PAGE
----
s Canadians are swapping coats and sweaters for shorts and tees, there’s one segment of the population that wants to stay covered up. To avoid unwanted attention and embarrassment, sufferers of psoriasis typically hide the unpleasant symptoms of their skin condition. “Psoriasis is a chronic, non-contagious skin disease,” explains Edmonton-based dermatologist Dr. Perry Grewal. “It results in patients getting thick, red, flaky, itchy, painful plaques on various parts of their body.”

Dr. Grewal says about three to five percent of the population suffers from psoriasis which typically affects the elbows, knees, scalp, and lower back. Those suffering from milder forms of psoriasis may only have one or two patches of affected skin while severe psoriasis may cover larger parts of the body. Psoriasis not only manifests itself in the skin but can also be associated with heart disease and inflammatory bowel disease. Psoriatic arthritis also affects about one third of psoriasis patients.

Psoriasis misconceptions lead to stigmas

Much of the stigma that has evolved around this psoriasis is due to misconceptions of the general public. “If you’re in the same pool or if you shake hands with someone with psoriasis, it doesn’t mean that you’re going to get psoriasis,” says Dr. Grewal, emphasizing the disease’s non-contagious nature. Summer is an especially challenging time for psoriasis sufferers as trips to the beach or pool become stressful occasions. Dr. Richard Langley, Professor of Dermatology at Dalhousie Medical School, has witnessed the profound negative impact psoriasis has on his patients’ quality of life. “I think of children who are teased at school, like one kid who was called ‘Alligator Boy’,” Dr. Langley says. He explains how his patients cover up and hide to avoid drawing attention to themselves. “Because of this we see higher rates of depression, divorce, suicide, and alcoholism.”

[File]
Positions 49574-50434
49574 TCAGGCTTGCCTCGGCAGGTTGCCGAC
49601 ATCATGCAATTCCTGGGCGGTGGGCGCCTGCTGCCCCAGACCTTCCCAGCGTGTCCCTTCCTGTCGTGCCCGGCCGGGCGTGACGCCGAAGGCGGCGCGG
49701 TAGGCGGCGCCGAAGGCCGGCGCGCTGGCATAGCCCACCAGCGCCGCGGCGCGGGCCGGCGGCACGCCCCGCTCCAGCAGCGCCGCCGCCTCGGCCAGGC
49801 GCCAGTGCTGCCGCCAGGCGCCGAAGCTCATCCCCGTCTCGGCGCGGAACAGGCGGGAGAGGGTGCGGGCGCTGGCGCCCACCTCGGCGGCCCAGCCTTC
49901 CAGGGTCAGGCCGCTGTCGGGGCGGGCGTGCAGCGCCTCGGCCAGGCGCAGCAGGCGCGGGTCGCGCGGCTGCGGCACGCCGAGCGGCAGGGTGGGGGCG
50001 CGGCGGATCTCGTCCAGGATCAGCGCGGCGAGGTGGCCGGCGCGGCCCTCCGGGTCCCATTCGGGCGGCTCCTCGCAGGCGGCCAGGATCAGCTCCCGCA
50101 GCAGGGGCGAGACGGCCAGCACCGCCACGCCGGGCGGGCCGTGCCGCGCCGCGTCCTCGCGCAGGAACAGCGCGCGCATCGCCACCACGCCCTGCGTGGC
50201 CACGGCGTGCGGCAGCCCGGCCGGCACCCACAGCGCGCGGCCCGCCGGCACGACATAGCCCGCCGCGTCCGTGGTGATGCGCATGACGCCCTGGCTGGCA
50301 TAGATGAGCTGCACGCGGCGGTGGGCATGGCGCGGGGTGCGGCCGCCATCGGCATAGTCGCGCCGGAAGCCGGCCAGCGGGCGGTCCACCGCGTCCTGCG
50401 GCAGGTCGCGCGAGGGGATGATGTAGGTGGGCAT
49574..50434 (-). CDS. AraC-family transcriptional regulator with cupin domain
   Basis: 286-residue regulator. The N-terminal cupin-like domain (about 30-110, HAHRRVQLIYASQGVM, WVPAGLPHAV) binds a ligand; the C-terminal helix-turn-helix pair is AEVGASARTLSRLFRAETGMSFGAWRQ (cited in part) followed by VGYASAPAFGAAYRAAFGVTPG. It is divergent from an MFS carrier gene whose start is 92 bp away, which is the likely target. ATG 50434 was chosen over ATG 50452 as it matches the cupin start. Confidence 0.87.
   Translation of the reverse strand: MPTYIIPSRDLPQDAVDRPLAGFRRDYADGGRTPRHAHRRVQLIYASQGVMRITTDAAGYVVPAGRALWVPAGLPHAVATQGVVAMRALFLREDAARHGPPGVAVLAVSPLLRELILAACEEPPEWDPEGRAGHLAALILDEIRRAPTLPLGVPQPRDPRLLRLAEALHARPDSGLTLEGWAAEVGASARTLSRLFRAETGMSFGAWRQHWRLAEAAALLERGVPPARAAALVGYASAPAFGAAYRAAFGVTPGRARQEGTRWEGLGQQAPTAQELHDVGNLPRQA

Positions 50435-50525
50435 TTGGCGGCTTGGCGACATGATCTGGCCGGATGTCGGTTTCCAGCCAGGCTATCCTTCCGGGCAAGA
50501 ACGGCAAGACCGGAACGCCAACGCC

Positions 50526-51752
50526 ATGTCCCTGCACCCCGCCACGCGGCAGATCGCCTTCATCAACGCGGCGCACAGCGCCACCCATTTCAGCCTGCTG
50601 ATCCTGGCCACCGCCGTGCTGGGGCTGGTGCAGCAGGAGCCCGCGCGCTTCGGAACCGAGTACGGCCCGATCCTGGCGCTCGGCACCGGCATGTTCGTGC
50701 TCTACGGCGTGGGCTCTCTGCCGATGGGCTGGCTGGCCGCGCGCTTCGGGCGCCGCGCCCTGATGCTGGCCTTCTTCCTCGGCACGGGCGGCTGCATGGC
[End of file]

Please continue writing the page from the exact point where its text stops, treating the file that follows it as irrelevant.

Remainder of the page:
"There have been tremendous advances in our understanding of the causes of psoriasis, and because of that, the treatments for psoriasis"

For milder cases of psoriasis, typical treatments include topical creams with steroids, salicylic acid, or charcoal. But, according to the Multinational Assessment of Psoriasis and Psoriatic Arthritis Survey, conducted in part by Dr. Langley, the majority of psoriasis sufferers weren’t aware there are more effective treatment options out there. “More than 80 percent of patients that had severe psoriasis were still only on creams,” Dr. Langley explains. “Many of those patients had given up and they had not sought additional therapies because they weren’t aware of them, they were concerned about the safety of them or their physicians were not prescribing them.”

Tremendous advancements in psoriasis treatments

More effective therapies for psoriasis include phototherapy, which is a medical-grade UV treatment, injectable drugs called biologics, and new oral pills. “There have been tremendous advances in our understanding of the causes of psoriasis, and because of that, the treatments for psoriasis,” says Dr. Langley. “While in the past we had difficulty controlling the disease, there are many new options available now that have an excellent benefit-risk profile. We’re able to control the majority of patients now with severe psoriasis in a safe manner.”

With effective treatment, psoriasis patients have enjoyed dramatic improvements not only in the clear appearance of their skin but in the lives they lead. “I had one patient that was living in the basement playing video games all day — his parents were upset that he wouldn’t go out and get a job or make friends. He was becoming reclusive,” explains Dr. Langley, who saw the patient emerge from hiding and reintegrate back into society. “When you remove the disease, it allows psoriasis patients to have normal lives again in every facet that you can imagine.”